Like other research studies, systematic reviews should ideally be carefully planned with a detailed protocol prepared in advance. Producing a protocol with criteria predefined for study selection will minimize any selection bias based on study results. Such a protocol should therefore clearly formulate the review question, explain the rationale for conducting such a review, define a priori eligibility criteria for study inclusion, describe the methods for conducting a comprehensive search for studies, indicate the methods for assessing study validity and relevance, and state whether a meta-analysis is planned and describe the methodology to be used for conducting such an analysis.
The objectives of a systematic review of genetic association studies will typically be (i) to identify all epidemiological investigations of the associations of interest; (ii) to assess the validity of the evidence; (iii) to determine whether an association exists; (iv) to assess whether associations are consistent across studies in magnitude and direction; and (v) to quantify the likely magnitude of an association if it exists. Associations of interest have in the past usually been identified through biological plausibility, although candidate associations are now frequently identified from genome-wide association studies.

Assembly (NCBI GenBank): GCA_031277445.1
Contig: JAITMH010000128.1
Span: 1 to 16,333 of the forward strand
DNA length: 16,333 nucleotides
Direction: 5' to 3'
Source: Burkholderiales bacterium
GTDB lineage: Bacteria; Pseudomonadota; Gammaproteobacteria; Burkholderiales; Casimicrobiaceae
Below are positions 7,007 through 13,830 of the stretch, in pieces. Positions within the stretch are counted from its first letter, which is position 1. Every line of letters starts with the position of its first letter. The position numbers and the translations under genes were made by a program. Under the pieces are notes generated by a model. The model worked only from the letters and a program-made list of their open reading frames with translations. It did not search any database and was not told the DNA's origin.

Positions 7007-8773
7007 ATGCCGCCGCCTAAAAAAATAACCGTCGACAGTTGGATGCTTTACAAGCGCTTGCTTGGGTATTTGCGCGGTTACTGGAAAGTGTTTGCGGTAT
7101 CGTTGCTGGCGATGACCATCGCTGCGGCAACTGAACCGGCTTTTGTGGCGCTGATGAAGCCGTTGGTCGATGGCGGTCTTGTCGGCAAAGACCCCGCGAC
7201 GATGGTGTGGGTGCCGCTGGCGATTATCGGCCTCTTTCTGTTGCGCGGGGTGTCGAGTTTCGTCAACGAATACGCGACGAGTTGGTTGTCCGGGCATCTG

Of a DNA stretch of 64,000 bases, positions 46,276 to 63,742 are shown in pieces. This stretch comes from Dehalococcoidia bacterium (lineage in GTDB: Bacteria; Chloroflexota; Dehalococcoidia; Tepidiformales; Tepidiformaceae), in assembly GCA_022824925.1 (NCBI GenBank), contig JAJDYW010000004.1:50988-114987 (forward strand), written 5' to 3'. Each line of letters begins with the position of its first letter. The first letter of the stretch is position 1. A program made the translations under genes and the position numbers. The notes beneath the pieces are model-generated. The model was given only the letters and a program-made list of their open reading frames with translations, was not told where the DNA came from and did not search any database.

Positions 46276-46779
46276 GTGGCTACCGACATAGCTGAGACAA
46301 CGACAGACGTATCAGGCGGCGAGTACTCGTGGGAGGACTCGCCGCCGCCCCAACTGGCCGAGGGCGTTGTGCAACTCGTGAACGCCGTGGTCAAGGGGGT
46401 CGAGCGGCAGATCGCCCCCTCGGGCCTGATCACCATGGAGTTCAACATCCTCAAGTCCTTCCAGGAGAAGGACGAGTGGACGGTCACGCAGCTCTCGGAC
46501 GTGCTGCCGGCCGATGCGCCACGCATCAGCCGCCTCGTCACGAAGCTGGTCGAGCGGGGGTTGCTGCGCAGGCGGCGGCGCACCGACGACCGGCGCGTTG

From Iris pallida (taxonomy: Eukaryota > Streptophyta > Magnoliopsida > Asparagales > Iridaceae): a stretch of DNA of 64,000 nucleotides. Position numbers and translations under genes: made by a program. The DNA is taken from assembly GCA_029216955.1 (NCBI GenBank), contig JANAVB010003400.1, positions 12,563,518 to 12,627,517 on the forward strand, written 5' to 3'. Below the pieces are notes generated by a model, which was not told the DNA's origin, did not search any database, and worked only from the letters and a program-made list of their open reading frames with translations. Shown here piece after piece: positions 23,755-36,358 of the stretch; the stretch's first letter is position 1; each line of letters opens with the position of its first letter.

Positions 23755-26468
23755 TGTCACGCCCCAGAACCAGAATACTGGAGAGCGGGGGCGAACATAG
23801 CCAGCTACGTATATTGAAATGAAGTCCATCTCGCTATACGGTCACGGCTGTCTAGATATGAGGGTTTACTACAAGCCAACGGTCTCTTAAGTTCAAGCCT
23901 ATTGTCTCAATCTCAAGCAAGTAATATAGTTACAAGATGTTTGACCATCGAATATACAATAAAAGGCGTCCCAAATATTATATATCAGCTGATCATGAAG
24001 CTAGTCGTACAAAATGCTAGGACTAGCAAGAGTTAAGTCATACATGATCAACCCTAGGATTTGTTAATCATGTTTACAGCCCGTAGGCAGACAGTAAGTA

A key characteristic of a systematic review is a comprehensive search. Limiting a review to studies identified only from MEDLINE (or PubMed) is usually insufficient, for two reasons. First, any review restricted to published literature is prone to publication bias, whereby only a subset comprising the most “publishable” findings are available from the totality of evidence on a particular genetic association. Thus, sources beyond the published literature should be examined. Second, even within the published literature, reporting bias may be present whereby studies with different conclusions are published in different types of journals. MEDLINE is just one of several major sources of bibliographic information. These biases may, to some extent, be reduced by searching comprehensively for studies available through other sources. Other bibliographic databases likely to be useful for genetic association studies include EMBASE and the Science Citation Index. Overlap between these various databases is far from complete; for example, of approximately 4,800 journals indexed in EMBASE, 1,700 are not indexed in MEDLINE (see Chapter 6 in ). The implications of this incomplete overlap for genetic association studies are not clear. Furthermore, bibliographic searches may still not retrieve all articles that are in the indexed journals .